One reason for taking my MBA in Singapore was that most of my fellow-students would be coming from India, China, and south-east Asia; I would be learning from them all kinds of invaluable cultural experiences and insights. That also happened in the classroom: as well as the normal MBA fodder taught in every business school everywhere, Nanyang Business School offered a course in Sun Zi’s Art of Strategy, taught brilliantly by Professor Wee Chow Hou, an authority on the application of Sun Zi’s insights to business strategy and management.
Sun Zi is, of course, well-known internationally, even if he’s perhaps not as widely read as he deserves. Still, as I tried to tell my business students at Swansea and elsewhere, Chinese companies are now active in all markets – and Chinese managers are guided by the principles laid out in The Art of Strategy, and in other classic Chinese texts. If you plan to be active in management in a market or sector where Chinese firms are also active, it can only benefit you to be aware of, and understand, their philosophy. More than likely, understanding these texts will also make you a better manager.
So when I came to Russia, it struck me that there must also be great Russian strategists, and texts on Russian strategic thinking. I’d never heard of any, though – part of the general ignorance about Russia which sadly exists throughout the West.
I asked around, and the name that kept coming up was Alexander Suvorov. You can read his entry on Wikipedia, but basically he was a general under Catherine the Great and the two subsequent Tsars – and he was a winner. He fought in over 60 battles, usually with a disadvantage in numbers, and never lost. He organised armies of serfs into proactive, disciplined forces in which even small units were capable of independent decision-making and action – which was completely unheard-of at the time, when European armies simply lined up in front of each other and fired away until one side or the other ran away!
Suvorov wrote a manual on his techniques, which he called The Science of Victory. There are very, very few translations of this in English, and such as exist are not easily available in the West – or, indeed, in Russia! However, not so long ago, a solitary book appeared in the Anglia Bookshop next to the Fontanka Canal, and I snapped it up. It was plainly meant to be, because they’ve never restocked it – it was just the one copy, full stop!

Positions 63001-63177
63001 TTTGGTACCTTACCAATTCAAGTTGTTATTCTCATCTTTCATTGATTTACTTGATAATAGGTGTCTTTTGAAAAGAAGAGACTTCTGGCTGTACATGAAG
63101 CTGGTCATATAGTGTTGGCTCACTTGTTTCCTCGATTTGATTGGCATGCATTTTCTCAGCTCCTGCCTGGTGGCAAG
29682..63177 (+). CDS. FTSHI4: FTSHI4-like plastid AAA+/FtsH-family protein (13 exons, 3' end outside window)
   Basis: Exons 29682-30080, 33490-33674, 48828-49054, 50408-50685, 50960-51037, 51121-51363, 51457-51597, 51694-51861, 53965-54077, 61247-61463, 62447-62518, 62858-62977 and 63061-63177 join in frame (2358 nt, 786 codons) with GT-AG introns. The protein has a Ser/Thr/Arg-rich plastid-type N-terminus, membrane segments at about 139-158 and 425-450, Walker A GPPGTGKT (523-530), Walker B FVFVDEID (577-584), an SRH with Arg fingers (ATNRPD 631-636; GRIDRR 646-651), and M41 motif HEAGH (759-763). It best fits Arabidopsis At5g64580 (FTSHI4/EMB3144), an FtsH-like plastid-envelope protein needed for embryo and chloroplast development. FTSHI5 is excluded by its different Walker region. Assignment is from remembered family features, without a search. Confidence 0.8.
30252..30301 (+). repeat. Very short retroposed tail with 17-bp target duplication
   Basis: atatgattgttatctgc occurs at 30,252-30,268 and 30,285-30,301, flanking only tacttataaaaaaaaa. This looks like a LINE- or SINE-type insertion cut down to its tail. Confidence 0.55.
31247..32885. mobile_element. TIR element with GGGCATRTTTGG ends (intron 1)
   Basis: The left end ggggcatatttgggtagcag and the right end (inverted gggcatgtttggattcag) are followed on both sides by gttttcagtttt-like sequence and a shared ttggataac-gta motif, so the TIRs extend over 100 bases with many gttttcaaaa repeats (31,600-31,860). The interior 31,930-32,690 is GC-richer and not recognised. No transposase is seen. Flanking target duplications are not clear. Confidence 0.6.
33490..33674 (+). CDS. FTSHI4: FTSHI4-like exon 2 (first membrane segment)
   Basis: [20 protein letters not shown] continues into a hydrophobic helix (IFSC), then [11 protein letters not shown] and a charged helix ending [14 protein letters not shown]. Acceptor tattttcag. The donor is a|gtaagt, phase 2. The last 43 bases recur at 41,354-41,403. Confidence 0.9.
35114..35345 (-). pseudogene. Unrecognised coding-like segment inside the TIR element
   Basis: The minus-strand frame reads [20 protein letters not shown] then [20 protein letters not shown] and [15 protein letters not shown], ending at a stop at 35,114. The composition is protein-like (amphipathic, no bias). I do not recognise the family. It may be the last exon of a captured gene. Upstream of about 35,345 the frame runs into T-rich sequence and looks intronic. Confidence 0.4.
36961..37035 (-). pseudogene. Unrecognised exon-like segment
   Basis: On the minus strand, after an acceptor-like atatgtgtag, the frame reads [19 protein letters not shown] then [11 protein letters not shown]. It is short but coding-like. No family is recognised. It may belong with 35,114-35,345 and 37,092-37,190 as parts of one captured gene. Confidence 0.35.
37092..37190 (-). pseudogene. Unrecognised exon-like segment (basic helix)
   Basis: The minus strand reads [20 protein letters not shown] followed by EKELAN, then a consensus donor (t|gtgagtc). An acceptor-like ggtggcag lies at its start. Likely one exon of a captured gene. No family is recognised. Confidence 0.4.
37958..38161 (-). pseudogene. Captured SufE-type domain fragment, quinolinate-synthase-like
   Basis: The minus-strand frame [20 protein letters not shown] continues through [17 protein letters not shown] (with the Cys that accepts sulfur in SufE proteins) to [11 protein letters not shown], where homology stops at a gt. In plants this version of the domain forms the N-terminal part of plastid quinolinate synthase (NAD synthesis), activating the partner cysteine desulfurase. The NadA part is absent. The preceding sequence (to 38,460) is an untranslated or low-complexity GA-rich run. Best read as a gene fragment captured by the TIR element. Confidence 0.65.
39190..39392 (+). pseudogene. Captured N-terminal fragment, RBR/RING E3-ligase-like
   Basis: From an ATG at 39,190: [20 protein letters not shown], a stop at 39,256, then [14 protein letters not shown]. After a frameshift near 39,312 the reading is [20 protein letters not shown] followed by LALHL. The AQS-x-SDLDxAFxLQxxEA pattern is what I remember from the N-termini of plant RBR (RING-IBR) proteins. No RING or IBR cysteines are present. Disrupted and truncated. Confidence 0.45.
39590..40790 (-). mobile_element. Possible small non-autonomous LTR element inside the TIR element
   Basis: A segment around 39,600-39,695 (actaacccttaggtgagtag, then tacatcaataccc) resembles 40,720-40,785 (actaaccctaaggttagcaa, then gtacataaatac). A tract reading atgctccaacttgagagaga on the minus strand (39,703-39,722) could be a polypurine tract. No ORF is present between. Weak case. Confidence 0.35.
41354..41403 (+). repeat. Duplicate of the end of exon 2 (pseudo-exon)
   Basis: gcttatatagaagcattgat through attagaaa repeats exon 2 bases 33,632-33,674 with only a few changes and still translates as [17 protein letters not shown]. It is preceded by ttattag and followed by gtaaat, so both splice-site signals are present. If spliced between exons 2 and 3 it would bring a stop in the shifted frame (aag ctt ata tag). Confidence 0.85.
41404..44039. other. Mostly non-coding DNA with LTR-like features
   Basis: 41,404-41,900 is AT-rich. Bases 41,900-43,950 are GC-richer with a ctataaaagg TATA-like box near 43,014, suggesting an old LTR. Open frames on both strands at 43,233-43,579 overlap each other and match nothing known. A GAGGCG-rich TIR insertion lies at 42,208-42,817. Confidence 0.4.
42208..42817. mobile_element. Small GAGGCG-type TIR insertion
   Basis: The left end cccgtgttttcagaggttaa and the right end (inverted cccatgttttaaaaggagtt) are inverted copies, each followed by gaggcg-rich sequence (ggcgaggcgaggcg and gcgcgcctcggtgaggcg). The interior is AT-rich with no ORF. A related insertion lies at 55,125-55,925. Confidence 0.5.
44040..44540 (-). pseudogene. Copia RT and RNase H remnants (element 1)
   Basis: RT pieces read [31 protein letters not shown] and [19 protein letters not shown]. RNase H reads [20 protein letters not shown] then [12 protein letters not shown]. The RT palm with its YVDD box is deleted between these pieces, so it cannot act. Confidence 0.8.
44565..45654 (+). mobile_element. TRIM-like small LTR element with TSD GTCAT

I’ve started reading it, and it’s really good material, anticipating much of what we teach in business schools today by a couple of centuries. To try to raise some awareness of this Russian genius, I’ll be intermittently posting chapter summaries, with a commentary on the lessons to be drawn by contemporary students of business and management theory.
The text I have is Alekxander Vasilyevich Suvorov: The Science of Victory, in the “Great Military Leaders” series from Eksmo Publishers, Moscow. It has a foreword by A. N. Lukirsky, and was translated by EGO Translating Company. Publication date 2013.
Lukirsky A. N. Suvorov and the Science of Victory
Dragomirov M. Introduction
Works, Letters and Documents
The Science of Victory
Letters and Documents
- Pugachev Revolt (1774)
- Taking Crimean Armenians to the Don (1778)
- Russo-Turkish War (1787 – 1792)
- Planning a new Turkish campaign (1793)
- Military and Hygeinic Measures
- Polish Revolt (1794)
- Italian Campaign (1799)
Aphorisms and Maxims
Suvorov’s Service Record Presented to St Petersburg Department for Minting of Medals in Commemmoration of the Taking of Izmail
Contemporaries about Suvorov
Image Credit: “Joseph Kreutzinger – Alexander Suvorov” by Joseph Kreutzinger – former image source ; actual image source This is an illustration from the book Russian portraits of the 18th and 19th centuries: Edition of Grand Duke Nicholas Mikhailovich of Russia, printed in 1905-1909 as a catalogue of a 1905 exhibition. All images are in the Public Domain due to age.. Licensed under Public Domain via Wikimedia Commons.